Hard-Wired to See the Glass Half Empty?

August 25, 2015

Is negative perceptual bias a trait of persons prone to major depressive disorder or a modifiable symptom of the current depressive state?


Is negative perceptual bias a trait of persons prone to major depressive disorder (MDD) or a modifiable symptom of the current depressive state? Noting that studies delving into this issue have returned contradictory results, a team of researchers from the Universitätsmedizin Berlin developed a tighter study design than those used in the past to clarify the nature of negative perceptual bias in individuals with depression.1

The researchers explained that, if a negative perceptual bias can be shown to be a persistent, stable personality trait, it could prove useful in identifying persons at risk for MDD. If a negative perception bias is, instead, a symptom of the depressive episode, it could act as a marker for MDD and be useful in monitoring treatment response.

The research team conducted 2 experiments to examine emotion perception in 26 patients with MDD and 28 healthy controls matched for age, sex, and education level. The experiments were conducted at 2 time points-first when the patients with MDD were acutely depressed and again 3 months later. The first experiment assessed subjective biases in the recognition of facial emotional expressions. The second experiment assessed automatic emotion and attention bias using interocular suppression.

To improve upon emotion recognition testing and, thereby, enhance the sensitivity of their own results, the researchers used an array of facial images that were more nuanced/ambiguous and natural than those generally used in these types of tests. The images consisted of 4 sets (2 men and 2 women) of 11 facial expressions. Each set of 11 images morphed from very sad to neutral to very happy. Participants viewed the images, displayed on a computer screen, through a custom-made mirror stereoscope.

In the first experiment, a facial image was displayed for a second. After the participant logged-in a decision on whether the face was sad or happy, another face was displayed after a 2-second time lapse. Each of the 11 facial expressions was presented 16 times, for a total of 176 images rated by each participant.

[[{"type":"media","view_mode":"media_crop","fid":"39293","attributes":{"alt":"negative perception","class":"media-image","id":"media_crop_4205021228111","media_crop_h":"0","media_crop_image_style":"-1","media_crop_instance":"4207","media_crop_rotate":"0","media_crop_scale_h":"0","media_crop_scale_w":"0","media_crop_w":"0","media_crop_x":"0","media_crop_y":"0","style":"width: 199px; height: 176px;","title":" ","typeof":"foaf:Image"}}]]In the second experiment, participants were instructed to fixate on white-line squares placed in their field of view while high-contrast pattern masks were flashed to one eye. A facial image, faded into a quadrant of the view field, was displayed to the other eye. Participants were instructed to report, as quickly and accurately as possible, when they saw the face and where it appeared in the view field.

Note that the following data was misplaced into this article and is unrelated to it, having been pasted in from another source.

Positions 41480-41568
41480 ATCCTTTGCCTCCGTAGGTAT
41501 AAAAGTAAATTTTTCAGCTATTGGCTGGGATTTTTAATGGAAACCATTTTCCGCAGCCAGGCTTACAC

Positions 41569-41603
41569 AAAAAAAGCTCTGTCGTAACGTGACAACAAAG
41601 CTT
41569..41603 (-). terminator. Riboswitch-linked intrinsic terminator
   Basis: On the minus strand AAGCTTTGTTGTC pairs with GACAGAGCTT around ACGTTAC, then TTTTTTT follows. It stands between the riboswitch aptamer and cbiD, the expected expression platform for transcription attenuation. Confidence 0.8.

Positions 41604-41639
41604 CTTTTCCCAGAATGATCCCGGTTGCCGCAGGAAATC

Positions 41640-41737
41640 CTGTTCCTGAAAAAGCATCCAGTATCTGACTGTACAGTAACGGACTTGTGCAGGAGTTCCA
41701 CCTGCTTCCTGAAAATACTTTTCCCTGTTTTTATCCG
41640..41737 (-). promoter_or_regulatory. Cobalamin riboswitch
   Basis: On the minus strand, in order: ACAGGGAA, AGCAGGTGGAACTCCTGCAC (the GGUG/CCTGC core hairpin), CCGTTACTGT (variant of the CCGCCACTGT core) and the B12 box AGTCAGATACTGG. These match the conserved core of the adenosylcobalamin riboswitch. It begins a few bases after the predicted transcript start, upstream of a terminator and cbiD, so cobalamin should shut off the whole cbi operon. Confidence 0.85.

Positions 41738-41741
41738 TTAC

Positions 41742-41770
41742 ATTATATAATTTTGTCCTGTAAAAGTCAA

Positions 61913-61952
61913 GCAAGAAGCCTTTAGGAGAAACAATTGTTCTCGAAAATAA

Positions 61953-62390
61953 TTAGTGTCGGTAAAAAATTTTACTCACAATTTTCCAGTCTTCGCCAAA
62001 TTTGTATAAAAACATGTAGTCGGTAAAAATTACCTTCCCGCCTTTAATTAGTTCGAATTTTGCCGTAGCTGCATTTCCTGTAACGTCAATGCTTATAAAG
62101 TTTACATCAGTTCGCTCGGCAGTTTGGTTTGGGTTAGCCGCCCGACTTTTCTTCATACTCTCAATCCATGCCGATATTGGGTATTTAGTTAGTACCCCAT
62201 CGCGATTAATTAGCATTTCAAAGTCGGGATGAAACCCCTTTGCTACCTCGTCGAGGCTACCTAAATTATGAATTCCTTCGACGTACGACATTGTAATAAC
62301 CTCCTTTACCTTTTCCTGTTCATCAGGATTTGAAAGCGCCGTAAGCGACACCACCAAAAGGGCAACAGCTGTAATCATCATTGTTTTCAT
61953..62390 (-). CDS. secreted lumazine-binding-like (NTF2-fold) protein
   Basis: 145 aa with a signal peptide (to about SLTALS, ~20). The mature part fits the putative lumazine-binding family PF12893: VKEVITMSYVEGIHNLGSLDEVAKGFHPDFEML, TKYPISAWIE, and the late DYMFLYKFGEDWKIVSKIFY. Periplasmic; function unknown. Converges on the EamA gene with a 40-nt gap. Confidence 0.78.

Through the first experiment, the researchers confirmed that MDD is associated with a negative perception bias. Compared with healthy controls, patients with acute-phase MDD needed to see a greater intensity of “happy” to identify a face as happy (P < .001). However, perceptual bias was affected by changes in depressive symptoms.

After 3 months, during which depressed patients received treatment, the negative perceptual bias was reduced and correlated with the reduction of depressive symptoms (P <.001). Findings from the second experiment failed to show that patients with MDD have a preferential access to awareness of sad versus happy faces.

The researchers ultimately concluded that negative perceptual bias in MDD is not a stable personality trait but a modifiable symptom reflective of the current patient’s current emotional state.


1. Münkler P, Rothkirch M, Dalati Y, et al. Biased recognition of facial affect in patients with major depressive disorder reflects clinical state. PLoS One. 2015;10(6):e0129863. http://journals.plos.org/plosone/article?id=10.1371/journal.pone.0129863